Dating Apps: Search for real love in virtual reality
Think about the moments you fell in love with and imagine them with the dating apps. You can quickly see that much of the falling in love happens in your head. Many factors that create intimacy are actually more conceivable. We cannot fully understand or know anyone, but we can build a shared view of the future with someone we only experience online.
Dating apps and real contact
However, there were likely tangible and physical components that contributed to the construction of intimacy. You would have seen that person, had a discussion with her, but realistically, a lot of it happened in your head. Love requires imagination, a shared vision and trajectory. In our networked world, this imagination is encouraged from the start. It happens from the moment we pick up our phones, tap an app, and consider whether we should wipe properly. And we swipe a lot: 5 million matches a day on Tinder alone. Dating apps and partner searches have become synonymous.
Dating apps offer users the opportunity to dream, fantasize, construct a person and an imaginary story based on limited information. We install the software with a number of beliefs about who could ensure our perfect match. The tastes are different: sporty, committed, creative, respectful, passionate, educated, age-appropriate or even inappropriate. But think about what you get first: a few profile pictures and a brief description. The information is limited in most cases.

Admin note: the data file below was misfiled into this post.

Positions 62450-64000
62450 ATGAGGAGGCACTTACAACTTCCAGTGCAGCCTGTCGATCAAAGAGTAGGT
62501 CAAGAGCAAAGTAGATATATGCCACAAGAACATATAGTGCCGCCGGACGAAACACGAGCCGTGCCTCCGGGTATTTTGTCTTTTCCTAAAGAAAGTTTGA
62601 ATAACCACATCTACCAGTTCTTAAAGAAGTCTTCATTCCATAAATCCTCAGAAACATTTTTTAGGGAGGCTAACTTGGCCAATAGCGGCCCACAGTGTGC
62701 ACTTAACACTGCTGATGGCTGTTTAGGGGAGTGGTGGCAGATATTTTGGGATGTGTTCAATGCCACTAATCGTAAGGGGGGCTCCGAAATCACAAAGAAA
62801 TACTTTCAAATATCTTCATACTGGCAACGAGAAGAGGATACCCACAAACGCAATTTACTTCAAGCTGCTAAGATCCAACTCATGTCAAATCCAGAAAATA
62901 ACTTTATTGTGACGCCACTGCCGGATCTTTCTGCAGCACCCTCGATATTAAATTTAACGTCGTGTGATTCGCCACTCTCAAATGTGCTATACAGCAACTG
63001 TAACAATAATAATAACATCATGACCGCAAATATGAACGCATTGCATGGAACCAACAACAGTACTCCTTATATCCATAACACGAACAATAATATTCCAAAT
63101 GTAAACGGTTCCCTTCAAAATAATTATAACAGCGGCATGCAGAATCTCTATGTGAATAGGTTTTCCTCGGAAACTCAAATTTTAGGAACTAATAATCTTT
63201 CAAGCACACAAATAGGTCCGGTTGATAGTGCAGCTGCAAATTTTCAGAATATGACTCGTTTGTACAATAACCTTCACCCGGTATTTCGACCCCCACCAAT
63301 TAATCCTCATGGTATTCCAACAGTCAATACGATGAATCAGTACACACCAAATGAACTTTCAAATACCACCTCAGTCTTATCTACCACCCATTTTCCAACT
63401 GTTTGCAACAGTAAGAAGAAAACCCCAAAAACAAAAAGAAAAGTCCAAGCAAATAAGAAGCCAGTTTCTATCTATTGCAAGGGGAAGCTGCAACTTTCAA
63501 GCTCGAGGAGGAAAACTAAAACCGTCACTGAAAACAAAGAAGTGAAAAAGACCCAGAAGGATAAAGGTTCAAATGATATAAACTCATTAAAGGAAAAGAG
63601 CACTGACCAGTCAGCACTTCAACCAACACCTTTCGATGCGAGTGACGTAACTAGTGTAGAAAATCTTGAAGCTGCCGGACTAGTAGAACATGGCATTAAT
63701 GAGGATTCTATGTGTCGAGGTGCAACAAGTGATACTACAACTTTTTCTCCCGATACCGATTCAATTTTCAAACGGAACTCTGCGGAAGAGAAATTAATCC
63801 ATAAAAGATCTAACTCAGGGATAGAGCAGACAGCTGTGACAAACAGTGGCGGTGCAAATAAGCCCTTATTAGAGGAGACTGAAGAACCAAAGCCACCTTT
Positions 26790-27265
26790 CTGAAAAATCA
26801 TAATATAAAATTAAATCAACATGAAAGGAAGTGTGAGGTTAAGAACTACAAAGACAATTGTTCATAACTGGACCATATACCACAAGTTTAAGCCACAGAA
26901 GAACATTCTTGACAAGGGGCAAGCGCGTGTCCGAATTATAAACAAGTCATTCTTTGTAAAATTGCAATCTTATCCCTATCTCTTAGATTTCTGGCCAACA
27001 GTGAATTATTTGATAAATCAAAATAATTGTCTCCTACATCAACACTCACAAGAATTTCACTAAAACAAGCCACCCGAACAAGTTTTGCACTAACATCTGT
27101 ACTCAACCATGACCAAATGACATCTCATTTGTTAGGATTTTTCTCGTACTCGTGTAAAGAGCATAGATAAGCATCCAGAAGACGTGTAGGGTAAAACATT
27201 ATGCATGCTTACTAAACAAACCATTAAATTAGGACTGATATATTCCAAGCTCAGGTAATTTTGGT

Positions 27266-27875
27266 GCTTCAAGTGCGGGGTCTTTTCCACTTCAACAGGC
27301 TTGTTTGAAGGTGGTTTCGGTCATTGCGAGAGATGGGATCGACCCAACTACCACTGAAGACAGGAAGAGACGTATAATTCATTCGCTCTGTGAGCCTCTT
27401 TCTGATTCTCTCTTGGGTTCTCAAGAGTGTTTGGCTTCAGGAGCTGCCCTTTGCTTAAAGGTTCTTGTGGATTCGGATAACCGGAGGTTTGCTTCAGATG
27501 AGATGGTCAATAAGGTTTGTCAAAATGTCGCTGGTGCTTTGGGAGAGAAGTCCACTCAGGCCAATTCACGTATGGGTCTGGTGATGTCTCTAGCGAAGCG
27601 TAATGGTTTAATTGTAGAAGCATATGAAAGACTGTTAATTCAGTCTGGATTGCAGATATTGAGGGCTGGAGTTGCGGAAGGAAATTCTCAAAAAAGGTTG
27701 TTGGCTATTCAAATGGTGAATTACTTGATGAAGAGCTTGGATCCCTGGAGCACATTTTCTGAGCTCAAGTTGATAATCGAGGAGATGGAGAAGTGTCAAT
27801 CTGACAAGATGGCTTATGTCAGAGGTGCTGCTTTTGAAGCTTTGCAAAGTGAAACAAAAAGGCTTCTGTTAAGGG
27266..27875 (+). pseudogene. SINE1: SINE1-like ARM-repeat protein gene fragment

As we imagine our possible match, you are also imagining it. We swipe right and start a chat. Our intrepid interpretation of the other person and the potential intimacy continue. The spirit of an imaginary relationship has started to haunt us.
Fall in love with virtuality
With dating apps, the user can mobilize memories from a previous relationship, film, novel or idea. The virtual digital space is the perfect place for such fantasies. You might think someone else is on the other side of the app, but we can also consider them a ghost. So it's easy to understand why dating apps are so popular these days. Their mobility makes them easy to use and we have control over the selection of possible matches.
Sean Rad and Justin Mateen, founders of Tinder, say the design takes the strain off finding a partner and the app's playful quality means less emotional investment. However, the idea is also a significant emotional investment. Studies have shown that imaginary events have similar, if not the same, effects as reality. Despite the lack of personal interaction, you may be closely connected to your mind.
But will your mind correspond to the real person when you first meet them face to face? Do the two converge, or will there be an unbearable space between them? The next time you browse through potential matches in a dating app, look at how far you go with your digital ideas. You can aim to keep them at bay, or you can deliberately make them spiral – knowing that you might fall for a fantasy.
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